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Agile Risk Management

Risk_3Risk Management processes may have the air of a traditional, process-driven project management activity. However, agile methods are great risk reduction vehicles, and are actually very well aligned for rapid risk identification and reduction.

What is a Risk?
A risk is some event or circumstance that could transpire and impact the project. The PMBOK talks about good risks (opportunities), but most risk literature focuses on events with potential for negative impacts (project risks).

The risk management process outlined in the PMBOK is shown below:

Risk_management_process_2

Where’s the “Risk Response Doing” Step?
One step absent from this process is a “Risk Response Doing” step that focuses on executing the actions identified in the risk mitigation plan. In the defense of the PMBOK, these activities get moved to the project plan and scheduled with the regular work activities.

However the apparent lack of a doing step mirrors a problem seen on many projects. Namely, that risk management is undertaken as a separate (sometimes once only) passive activity that does not drive enough action on the project to prevent the risk happening. As a result we see risks occurring and can point to the risk list to where it was identified, yet not enough was done to prevent it happening.

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Agile Exception Processes – What to do when bad stuff happens to good projects

Agile_curveWhen caught by a fire or other urgent situations it is useful to have emergency equipment on hand and know how to use it.  The same goes for Project Exception Processes, if something untoward happens then that is not the best time to be creating new processes to deal with the event and explaining how to use them. Emotions are high, people respond to bad news differently, and it is better to practice an agreed to procedure than figure out new rules.

Project tolerances and exception plans provide an agreed to emergency plan for when bad stuff happens to good projects. They act as guardrails to help prevent us going off track and provide a mutually understood and agreed to resolution process. So, just as during an emergency is not the best time to collaborate on improvising a rope ladder, nor is during a major project scope change the best time to define a resolution process between project stakeholders.

We will look at the two components (Tolerances and Exception Plans) individually and then examine how they work together. Project tolerances are the guardrails, the upper and lower boundaries the project stakeholders are willing to tolerate for a given project metric. Another way to think of it is how much slack rope we have as a project team to do our own thing (or hang our selves with). Tolerances can be set on a variety of metrics and the degree of variation will depend upon the individual risk tolerances of the collective stakeholders. Some projects might be very time critical, others more concerned with budget, or user satisfaction.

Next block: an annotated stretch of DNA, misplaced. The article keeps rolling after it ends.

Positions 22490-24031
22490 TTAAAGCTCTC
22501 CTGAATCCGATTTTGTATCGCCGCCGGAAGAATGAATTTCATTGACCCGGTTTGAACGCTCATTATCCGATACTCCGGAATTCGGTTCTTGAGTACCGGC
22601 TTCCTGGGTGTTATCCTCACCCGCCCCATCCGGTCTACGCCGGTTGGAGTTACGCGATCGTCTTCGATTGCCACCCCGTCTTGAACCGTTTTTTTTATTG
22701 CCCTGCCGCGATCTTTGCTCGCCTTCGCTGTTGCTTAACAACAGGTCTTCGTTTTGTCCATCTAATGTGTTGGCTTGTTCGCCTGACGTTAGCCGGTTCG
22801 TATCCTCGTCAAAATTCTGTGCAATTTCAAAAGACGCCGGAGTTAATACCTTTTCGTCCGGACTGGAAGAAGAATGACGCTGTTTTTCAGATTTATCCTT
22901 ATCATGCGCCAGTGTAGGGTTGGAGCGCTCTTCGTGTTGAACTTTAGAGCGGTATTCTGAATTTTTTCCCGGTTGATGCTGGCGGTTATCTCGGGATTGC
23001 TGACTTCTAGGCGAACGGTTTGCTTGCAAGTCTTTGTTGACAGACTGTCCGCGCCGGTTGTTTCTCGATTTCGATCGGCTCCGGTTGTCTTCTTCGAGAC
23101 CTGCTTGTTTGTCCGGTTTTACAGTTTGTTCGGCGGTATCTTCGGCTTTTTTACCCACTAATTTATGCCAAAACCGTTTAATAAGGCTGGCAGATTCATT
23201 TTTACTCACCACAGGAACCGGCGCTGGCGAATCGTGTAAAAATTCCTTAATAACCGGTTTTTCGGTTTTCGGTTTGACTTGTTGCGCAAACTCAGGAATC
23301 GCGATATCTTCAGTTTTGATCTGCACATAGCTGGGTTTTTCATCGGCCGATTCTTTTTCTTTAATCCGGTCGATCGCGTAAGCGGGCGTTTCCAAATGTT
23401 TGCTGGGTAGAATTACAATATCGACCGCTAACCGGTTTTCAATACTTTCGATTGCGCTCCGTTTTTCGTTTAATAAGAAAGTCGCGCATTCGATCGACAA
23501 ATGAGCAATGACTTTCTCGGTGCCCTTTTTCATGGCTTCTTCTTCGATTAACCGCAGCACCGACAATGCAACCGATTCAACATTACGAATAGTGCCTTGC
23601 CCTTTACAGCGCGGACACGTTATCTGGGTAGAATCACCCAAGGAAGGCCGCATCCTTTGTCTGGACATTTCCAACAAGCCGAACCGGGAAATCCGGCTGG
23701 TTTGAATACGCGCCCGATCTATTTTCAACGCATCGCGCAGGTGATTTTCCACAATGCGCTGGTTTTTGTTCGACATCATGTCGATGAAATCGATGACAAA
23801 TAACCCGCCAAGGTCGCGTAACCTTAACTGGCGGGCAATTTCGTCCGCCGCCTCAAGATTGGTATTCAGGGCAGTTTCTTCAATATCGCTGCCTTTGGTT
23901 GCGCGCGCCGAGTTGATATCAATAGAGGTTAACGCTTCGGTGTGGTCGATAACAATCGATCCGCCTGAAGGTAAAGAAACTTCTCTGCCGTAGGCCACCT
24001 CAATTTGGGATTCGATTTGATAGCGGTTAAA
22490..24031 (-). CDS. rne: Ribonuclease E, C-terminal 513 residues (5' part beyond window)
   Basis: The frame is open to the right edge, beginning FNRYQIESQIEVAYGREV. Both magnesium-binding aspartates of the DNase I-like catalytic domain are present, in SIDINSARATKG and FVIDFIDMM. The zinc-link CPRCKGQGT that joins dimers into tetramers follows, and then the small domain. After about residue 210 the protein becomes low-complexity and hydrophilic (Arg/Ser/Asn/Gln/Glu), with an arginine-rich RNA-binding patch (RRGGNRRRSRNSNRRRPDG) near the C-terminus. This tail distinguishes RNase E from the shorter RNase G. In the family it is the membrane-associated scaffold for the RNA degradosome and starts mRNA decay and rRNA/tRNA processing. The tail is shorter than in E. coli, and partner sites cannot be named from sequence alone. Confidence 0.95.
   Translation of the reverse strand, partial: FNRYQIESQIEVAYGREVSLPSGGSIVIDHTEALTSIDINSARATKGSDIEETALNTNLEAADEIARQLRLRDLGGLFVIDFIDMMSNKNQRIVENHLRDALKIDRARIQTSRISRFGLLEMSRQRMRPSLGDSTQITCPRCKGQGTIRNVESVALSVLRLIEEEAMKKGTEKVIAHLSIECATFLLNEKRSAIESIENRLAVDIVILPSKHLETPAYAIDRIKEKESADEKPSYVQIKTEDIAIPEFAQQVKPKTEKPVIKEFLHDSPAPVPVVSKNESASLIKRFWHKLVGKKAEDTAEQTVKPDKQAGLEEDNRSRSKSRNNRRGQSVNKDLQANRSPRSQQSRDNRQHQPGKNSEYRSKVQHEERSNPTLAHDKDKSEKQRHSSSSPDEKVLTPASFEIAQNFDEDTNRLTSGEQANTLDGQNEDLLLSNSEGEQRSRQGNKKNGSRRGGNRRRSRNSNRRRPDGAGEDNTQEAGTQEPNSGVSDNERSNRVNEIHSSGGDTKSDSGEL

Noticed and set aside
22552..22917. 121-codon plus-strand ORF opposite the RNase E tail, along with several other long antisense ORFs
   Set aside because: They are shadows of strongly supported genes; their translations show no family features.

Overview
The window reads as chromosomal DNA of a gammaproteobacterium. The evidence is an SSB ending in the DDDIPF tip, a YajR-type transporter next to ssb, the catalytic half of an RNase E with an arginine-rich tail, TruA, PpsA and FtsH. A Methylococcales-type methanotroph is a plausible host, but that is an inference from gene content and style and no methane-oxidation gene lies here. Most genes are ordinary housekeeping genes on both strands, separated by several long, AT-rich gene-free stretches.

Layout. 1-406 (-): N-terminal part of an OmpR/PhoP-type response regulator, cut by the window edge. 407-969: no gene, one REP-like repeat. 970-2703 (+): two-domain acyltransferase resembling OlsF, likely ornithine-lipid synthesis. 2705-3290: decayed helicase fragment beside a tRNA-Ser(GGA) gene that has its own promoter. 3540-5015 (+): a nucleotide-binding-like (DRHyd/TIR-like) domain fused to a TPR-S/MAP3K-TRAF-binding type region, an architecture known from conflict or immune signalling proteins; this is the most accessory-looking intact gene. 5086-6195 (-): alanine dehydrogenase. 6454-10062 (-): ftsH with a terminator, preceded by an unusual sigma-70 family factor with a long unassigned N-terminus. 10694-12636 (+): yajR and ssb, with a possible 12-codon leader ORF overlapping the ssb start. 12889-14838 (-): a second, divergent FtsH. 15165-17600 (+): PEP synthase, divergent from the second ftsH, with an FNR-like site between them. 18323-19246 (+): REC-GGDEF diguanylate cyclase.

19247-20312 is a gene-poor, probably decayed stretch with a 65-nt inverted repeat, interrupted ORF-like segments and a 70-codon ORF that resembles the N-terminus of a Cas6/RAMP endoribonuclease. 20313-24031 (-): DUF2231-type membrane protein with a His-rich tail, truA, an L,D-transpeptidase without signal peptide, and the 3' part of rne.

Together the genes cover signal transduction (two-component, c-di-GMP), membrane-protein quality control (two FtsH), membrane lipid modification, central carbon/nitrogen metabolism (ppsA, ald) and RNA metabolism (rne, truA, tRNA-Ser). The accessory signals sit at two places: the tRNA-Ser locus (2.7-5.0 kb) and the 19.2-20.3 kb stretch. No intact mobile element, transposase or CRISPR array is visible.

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New Agile Project Leadership Training Course

Tree_of_agile_knowledge_2 In September I will be co-instructing with Sanjiv Augustine the new course “Agile Project Leadership”. Sanjiv is a fellow APLN board member and author of the excellent “Managing Agile Projects” book. I’m really excited because a) we have an excellent course that will stretch attendees while engaging them, and b) co-teaching with Sanjiv will be a blast since he is such a knowledgable and personable expert.

Our first course offering will be in Manchester, UK on September 10-11th. You can find further details including a course outline at Agile University here


The Top Five Software Project Risks

5_bananas

I recently posted an entry on a risk assessment tool you can download and use. Risk management (or more precisely risk avoidance) is a critical topic, but one that is often dull to read about and therefore neglected. One of the few useful and entertaining books on the subject is “Waltzing with Bears: Managing Risk on Software Projects” by Tom Demarco, Timothy Lister, authors of the ever popular “Peopleware”. This post provides a useful summary of their top 5 software project risks.